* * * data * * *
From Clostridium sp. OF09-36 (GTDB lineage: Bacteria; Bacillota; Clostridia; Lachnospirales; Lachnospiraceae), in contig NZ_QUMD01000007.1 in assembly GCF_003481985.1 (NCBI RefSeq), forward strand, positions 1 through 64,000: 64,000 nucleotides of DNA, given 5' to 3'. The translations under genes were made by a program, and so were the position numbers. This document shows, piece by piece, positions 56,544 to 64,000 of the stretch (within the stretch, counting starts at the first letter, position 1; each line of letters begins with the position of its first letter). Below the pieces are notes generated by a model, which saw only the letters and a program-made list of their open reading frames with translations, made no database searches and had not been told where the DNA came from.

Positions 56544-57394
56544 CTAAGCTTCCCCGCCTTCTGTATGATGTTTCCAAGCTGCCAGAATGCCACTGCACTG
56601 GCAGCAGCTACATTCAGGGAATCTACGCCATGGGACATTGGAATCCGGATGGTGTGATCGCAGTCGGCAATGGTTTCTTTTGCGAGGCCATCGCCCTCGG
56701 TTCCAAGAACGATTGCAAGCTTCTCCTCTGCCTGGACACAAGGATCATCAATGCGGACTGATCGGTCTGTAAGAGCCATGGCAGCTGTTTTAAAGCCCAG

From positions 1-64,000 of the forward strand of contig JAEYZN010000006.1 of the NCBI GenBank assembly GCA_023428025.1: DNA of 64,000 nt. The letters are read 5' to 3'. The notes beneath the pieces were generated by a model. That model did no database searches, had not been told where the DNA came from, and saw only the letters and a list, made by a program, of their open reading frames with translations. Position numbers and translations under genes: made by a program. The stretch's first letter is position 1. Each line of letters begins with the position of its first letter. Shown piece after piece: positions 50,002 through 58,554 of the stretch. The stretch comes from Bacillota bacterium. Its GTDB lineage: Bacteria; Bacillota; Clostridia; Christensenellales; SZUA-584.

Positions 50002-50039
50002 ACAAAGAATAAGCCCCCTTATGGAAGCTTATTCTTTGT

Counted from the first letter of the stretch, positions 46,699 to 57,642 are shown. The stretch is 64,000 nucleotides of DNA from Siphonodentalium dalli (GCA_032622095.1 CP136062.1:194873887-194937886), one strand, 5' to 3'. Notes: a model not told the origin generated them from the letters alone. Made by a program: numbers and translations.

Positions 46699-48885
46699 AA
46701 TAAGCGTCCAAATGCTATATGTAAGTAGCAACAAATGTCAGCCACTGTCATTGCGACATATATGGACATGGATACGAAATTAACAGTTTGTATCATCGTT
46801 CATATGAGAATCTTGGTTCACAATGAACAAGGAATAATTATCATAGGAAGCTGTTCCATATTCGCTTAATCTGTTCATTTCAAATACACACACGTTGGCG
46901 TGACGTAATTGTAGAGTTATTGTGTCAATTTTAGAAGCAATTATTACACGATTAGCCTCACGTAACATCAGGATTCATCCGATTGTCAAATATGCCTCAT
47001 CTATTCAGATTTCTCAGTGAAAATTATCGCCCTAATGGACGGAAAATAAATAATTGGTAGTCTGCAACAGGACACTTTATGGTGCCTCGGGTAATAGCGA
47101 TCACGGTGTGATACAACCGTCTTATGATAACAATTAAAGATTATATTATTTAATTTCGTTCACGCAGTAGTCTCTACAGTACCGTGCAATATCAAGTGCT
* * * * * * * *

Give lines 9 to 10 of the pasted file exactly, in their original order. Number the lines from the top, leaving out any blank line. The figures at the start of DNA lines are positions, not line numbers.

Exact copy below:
Counted from the first letter of the stretch, positions 46,699 to 57,642 are shown. The stretch is 64,000 nucleotides of DNA from Siphonodentalium dalli (GCA_032622095.1 CP136062.1:194873887-194937886), one strand, 5' to 3'. Notes: a model not told the origin generated them from the letters alone. Made by a program: numbers and translations.

Positions 46699-48885